Are we then so corrupt that we are wholly incapable of any good, and inclined to all wickedness?
Indeed we are, except we are regenerated by the Spirit of God.
Heidelberg Catechism, Lord’s Day 3; Question 8.
So very corrupt.
Lord, who shall abide in Thy tabernacle? Who shall dwell in Thy holy hill? Not I, not as I am by nature. Not any of my relatives or acquaintances. Not any man, woman, or child that ever saw the light of day upon the earth.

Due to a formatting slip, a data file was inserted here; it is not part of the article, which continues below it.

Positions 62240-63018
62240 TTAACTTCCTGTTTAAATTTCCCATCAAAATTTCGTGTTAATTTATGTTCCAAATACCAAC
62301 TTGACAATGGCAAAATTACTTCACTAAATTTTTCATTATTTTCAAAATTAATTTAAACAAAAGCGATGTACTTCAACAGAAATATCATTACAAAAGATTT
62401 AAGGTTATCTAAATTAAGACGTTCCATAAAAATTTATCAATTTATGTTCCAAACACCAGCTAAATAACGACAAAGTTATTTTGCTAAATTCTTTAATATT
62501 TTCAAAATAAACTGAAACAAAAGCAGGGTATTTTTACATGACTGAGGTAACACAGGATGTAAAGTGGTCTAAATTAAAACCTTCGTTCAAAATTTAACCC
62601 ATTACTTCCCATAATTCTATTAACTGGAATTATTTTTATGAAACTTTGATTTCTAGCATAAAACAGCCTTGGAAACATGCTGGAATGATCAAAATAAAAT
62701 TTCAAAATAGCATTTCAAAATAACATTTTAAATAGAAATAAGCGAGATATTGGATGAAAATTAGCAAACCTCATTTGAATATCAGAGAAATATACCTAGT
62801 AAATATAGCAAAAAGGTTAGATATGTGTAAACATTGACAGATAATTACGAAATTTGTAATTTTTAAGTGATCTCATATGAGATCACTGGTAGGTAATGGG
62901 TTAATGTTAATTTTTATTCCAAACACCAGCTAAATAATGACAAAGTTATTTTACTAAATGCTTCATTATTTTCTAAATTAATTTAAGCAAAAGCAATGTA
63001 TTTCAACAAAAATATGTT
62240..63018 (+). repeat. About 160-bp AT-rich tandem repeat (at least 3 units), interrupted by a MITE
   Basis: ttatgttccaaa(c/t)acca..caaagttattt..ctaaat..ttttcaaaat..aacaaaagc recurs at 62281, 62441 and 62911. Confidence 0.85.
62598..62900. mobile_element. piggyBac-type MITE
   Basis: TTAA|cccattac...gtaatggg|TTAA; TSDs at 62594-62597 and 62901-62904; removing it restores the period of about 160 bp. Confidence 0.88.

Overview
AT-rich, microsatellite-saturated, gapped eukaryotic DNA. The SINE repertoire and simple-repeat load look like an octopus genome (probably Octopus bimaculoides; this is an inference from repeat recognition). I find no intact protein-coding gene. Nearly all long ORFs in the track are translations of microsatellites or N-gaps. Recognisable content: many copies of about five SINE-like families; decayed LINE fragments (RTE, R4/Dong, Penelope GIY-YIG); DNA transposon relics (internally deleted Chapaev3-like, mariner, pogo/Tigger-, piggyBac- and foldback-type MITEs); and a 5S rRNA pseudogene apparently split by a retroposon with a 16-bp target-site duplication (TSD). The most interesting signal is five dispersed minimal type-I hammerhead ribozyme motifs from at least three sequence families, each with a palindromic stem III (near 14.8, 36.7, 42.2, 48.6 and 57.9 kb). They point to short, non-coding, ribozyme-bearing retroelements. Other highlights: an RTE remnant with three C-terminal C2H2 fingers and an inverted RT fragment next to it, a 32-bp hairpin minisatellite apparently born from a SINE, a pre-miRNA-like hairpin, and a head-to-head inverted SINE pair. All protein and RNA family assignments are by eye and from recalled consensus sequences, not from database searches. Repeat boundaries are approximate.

We are so very corrupt, as our Catechism reminds us. This word “corrupt” is only one of the many terms that our fathers use to describe our sin and misery in these first three Lord’s Days. Our Catechism spoke of the fact that we are prone by nature to hate God and the neighbor, that we are wicked and perverse, that our nature is depraved, and that through the fall of Adam we are become so corrupt that we are conceived and born in sin. To all this is now added that we are wholly incapable of any good and inclined to all wickedness. The heavy burden of our guilt, daily increased by our sins, is bad enough. But the problem is aggravated by the fact that I am evil, corrupt, like an apple that appears goodly on the outside, but is rotten at the core, useless, good for nothing, fit only to be cast away forever. My nature is perverse, my mind is darkened by sin, my will is obstinate, every inclination of my heart is only evil continually. Notice, I do not say, I was, as if that were something that belonged to my unconverted state. I am. I am what the fathers referred to in the Five Points of Calvinism as totally depraved. That word “totally” is a bit redundant, for what is depraved is rotten, no good whatever, but the “total” does stress the hopelessness, the horrible extent of my corruption.